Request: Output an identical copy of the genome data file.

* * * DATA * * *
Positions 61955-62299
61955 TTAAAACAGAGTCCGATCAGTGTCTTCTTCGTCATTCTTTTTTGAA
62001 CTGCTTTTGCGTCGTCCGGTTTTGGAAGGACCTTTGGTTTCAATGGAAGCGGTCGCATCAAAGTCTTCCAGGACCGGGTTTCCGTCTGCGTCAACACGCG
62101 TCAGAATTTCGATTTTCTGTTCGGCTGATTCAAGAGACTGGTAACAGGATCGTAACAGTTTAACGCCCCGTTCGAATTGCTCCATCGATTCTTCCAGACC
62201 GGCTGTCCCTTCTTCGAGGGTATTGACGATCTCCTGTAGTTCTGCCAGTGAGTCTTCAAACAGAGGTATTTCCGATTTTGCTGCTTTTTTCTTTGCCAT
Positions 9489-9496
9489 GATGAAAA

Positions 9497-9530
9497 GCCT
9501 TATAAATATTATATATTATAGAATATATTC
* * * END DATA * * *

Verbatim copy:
Positions 61955-62299
61955 TTAAAACAGAGTCCGATCAGTGTCTTCTTCGTCATTCTTTTTTGAA
62001 CTGCTTTTGCGTCGTCCGGTTTTGGAAGGACCTTTGGTTTCAATGGAAGCGGTCGCATCAAAGTCTTCCAGGACCGGGTTTCCGTCTGCGTCAACACGCG
62101 TCAGAATTTCGATTTTCTGTTCGGCTGATTCAAGAGACTGGTAACAGGATCGTAACAGTTTAACGCCCCGTTCGAATTGCTCCATCGATTCTTCCAGACC
62201 GGCTGTCCCTTCTTCGAGGGTATTGACGATCTCCTGTAGTTCTGCCAGTGAGTCTTCAAACAGAGGTATTTCCGATTTTGCTGCTTTTTTCTTTGCCAT
Positions 9489-9496
9489 GATGAAAA

Positions 9497-9530
9497 GCCT
9501 TATAAATATTATATATTATAGAATATATTC